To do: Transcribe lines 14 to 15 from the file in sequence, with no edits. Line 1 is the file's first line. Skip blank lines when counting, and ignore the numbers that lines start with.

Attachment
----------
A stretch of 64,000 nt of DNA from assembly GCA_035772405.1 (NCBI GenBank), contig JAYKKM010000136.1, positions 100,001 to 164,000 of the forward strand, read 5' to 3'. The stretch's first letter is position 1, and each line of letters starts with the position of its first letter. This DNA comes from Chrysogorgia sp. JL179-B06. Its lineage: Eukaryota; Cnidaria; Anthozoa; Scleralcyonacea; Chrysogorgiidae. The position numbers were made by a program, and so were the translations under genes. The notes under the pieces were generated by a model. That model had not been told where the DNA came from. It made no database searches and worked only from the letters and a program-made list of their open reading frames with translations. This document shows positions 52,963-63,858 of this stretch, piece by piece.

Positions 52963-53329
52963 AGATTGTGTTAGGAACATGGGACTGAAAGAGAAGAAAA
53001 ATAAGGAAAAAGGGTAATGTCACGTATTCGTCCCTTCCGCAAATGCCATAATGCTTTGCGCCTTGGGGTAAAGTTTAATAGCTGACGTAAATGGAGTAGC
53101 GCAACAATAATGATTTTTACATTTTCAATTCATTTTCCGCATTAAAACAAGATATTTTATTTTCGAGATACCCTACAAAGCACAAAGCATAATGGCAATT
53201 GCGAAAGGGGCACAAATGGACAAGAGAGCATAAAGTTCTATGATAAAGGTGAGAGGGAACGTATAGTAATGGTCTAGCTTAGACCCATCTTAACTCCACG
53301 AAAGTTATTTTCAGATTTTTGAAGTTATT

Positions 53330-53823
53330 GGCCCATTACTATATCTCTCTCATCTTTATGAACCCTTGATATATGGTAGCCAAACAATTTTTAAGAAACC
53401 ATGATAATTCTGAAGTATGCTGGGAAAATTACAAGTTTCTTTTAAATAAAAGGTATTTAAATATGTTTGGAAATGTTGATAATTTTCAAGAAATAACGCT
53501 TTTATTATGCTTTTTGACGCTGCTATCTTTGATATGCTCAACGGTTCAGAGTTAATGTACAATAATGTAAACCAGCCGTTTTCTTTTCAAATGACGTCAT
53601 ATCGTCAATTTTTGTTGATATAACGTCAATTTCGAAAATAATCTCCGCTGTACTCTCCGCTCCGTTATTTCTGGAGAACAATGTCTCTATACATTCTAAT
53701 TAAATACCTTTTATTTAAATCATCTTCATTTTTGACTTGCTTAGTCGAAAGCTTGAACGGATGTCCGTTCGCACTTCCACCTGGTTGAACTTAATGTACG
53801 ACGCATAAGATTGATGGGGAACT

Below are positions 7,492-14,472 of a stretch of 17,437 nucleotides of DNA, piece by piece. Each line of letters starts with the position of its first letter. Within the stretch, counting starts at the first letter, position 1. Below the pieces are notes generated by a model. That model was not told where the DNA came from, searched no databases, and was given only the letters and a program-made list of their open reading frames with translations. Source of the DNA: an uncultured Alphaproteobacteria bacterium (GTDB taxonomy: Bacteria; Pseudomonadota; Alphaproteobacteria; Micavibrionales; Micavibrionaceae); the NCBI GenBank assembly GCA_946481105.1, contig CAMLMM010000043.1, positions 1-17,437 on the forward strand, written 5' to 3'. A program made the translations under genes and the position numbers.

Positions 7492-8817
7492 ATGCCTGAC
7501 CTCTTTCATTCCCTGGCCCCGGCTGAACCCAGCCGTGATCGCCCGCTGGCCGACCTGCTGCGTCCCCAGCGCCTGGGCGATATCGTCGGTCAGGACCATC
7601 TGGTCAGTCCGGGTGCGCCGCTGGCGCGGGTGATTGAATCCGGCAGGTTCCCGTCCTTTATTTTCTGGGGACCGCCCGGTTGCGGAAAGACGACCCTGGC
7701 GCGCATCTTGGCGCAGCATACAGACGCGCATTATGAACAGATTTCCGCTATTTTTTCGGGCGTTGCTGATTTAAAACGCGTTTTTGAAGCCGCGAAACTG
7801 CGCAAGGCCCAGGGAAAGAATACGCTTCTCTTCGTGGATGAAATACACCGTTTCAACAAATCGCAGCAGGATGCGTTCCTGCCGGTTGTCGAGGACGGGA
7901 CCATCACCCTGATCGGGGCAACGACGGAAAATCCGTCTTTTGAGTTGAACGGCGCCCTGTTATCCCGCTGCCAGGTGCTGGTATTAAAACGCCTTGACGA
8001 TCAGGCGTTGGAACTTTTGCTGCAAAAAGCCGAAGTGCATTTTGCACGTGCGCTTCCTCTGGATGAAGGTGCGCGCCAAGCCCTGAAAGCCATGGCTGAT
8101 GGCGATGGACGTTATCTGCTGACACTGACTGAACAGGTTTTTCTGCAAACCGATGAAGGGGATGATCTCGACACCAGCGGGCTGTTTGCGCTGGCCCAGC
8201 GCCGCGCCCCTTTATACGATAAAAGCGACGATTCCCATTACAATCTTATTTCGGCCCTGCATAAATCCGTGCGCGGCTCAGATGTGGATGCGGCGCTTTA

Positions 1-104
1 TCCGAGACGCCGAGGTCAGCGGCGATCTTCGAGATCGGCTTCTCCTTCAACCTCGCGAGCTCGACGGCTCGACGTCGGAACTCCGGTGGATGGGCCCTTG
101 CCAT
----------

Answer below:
53801 ACGCATAAGATTGATGGGGAACT

Below are positions 7,492-14,472 of a stretch of 17,437 nucleotides of DNA, piece by piece. Each line of letters starts with the position of its first letter. Within the stretch, counting starts at the first letter, position 1. Below the pieces are notes generated by a model. That model was not told where the DNA came from, searched no databases, and was given only the letters and a program-made list of their open reading frames with translations. Source of the DNA: an uncultured Alphaproteobacteria bacterium (GTDB taxonomy: Bacteria; Pseudomonadota; Alphaproteobacteria; Micavibrionales; Micavibrionaceae); the NCBI GenBank assembly GCA_946481105.1, contig CAMLMM010000043.1, positions 1-17,437 on the forward strand, written 5' to 3'. A program made the translations under genes and the position numbers.